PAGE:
Julie G wrote:Interesting. From what I understood, cholesterol in the brain is only a problem when efflux is hampered as is often the case with E4s. Interestingly, plasmalogens appear to normalize efflux and are correlated with reduced amyloid-beta.
But wait, there's more. I just stumbled upon this tidbit today suggesting that amyloid-beta is primarily created in the liver??? https://www.newsbreak.com/news/23707915 ... Site&ss=i4
As I am just becoming familiar with much of the AD research and various interventions for prevention, this quote from the article has left me a bit confused:
In addition, dietary modifications such as lowering consumption of high-fat foods, could "potentially" slow production of these proteins [amyloid-beta] in the liver, thus reducing blood levels and preventing them from accumulating in the brain, he said.
As I understand it, one of the primary research-based strategies that has been discussed on this site to help prevent AD, is consuming a mild ketogenic diet which incorporates low carb and higher fat/protein foods. I've been eating lots of avocado, olive oil, nuts, seeds and fatty fish!!
In the mice, the researchers saw that the protein was carried in the blood by triglyceride-rich lipoproteins, which are also produced by the liver, to the brain, just as they do in humans.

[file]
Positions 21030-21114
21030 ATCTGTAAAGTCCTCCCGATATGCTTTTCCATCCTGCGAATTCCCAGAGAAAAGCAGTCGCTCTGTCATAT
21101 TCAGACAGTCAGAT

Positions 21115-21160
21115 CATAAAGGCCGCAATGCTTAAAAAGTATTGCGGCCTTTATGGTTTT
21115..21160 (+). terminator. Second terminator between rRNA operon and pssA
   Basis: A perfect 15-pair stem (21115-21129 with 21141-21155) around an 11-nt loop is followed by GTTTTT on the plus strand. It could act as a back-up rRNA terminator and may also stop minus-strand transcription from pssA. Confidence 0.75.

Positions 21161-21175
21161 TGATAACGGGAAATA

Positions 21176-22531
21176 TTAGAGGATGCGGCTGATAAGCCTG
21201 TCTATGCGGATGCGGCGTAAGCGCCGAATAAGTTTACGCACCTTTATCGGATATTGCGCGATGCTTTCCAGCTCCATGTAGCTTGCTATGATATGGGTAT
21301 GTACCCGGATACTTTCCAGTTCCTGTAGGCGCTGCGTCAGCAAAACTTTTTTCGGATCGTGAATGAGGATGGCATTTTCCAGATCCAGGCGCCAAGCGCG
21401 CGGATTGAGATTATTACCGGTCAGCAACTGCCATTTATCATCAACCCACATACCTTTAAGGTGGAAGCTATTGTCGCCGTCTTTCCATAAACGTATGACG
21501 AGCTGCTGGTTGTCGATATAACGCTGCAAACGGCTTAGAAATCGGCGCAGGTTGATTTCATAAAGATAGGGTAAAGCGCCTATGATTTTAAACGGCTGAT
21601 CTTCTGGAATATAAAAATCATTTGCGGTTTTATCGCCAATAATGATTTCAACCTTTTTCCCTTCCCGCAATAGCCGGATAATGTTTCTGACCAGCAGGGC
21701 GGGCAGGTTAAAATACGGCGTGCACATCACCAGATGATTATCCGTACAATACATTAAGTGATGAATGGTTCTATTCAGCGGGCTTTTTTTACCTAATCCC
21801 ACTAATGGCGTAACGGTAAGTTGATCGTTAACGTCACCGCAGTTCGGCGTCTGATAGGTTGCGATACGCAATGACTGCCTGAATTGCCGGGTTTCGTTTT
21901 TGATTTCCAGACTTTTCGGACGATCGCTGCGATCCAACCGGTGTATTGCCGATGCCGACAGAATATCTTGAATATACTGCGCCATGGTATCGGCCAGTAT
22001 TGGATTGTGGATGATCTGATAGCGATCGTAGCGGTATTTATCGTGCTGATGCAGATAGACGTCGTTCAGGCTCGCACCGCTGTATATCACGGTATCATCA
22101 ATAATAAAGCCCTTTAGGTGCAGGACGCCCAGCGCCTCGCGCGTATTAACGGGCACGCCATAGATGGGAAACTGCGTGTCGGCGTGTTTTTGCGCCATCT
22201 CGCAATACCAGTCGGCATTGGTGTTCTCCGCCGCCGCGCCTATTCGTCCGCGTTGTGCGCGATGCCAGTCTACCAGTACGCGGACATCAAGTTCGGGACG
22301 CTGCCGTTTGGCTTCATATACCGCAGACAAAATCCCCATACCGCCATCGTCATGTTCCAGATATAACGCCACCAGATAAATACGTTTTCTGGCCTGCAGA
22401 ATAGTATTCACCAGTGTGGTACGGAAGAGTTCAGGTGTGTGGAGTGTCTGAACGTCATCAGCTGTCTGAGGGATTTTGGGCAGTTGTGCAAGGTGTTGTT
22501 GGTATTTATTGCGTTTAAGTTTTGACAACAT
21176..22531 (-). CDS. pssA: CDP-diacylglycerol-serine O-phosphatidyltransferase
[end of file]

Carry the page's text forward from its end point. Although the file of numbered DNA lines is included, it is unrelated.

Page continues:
Triglyceride-rich lipoproteins are also known to spread triglycerides, a type of cholesterol, from the digestive system to the bloodstream, where it travels throughout the body, potentially damaging organs such as the brain and heart.
Mice with high levels of both amyloid and triglyceride-rich lipoproteins experienced neurodegeneration -- or the loss of structure and function of brain cells -- and brain atrophy, or wasting away, according to the researchers.
Julie G wrote:Hi Sue! That struck me as well but I suspect that it's based on an outdated understanding of dietary/lipid interactions. As we know from our own N=1s and watching other members using a LCHF approach, our triglycerides tend to drop (not rise) with with higher fat as long as we concurrently reduce sugar and starchy carbs. As you'll recall from the article, amyloid was carried by triglycerides. This confirms other research suggesting that low triglycerides appear to be protective against Alzheimer's.
Because of its molecular structure and nature, RAGE [receptor for advanced glycation end products] has been under scrutiny for its potential role in mediating circulating plasma Aβ across the BBB and into the brain, where its deposition is seen in AD pathogenesis..
Increased expression of RAGE is reported to be associated with several pathological states, including Alzheimer’s disease, diabetic nephropathy, and immune/inflammatory reactions of the vessel walls
I was asking myself what happens if a high fat diet does increase the liver's output of AB while also reducing TGs. What then happens to the increased AB???
Julie G wrote:Circular wrote:I was asking myself what happens if a high fat diet does increase the liver's output of AB while also reducing TGs. What then happens to the increased AB???
Dumb question, but what evidence do you have that a high fat diet increases the liver's output of AB? … You may know of other research that backs up your assumption.
What happens if a high fat diet does increase the liver's output of AB while also reducing TGs. What then happens to the increased AB???
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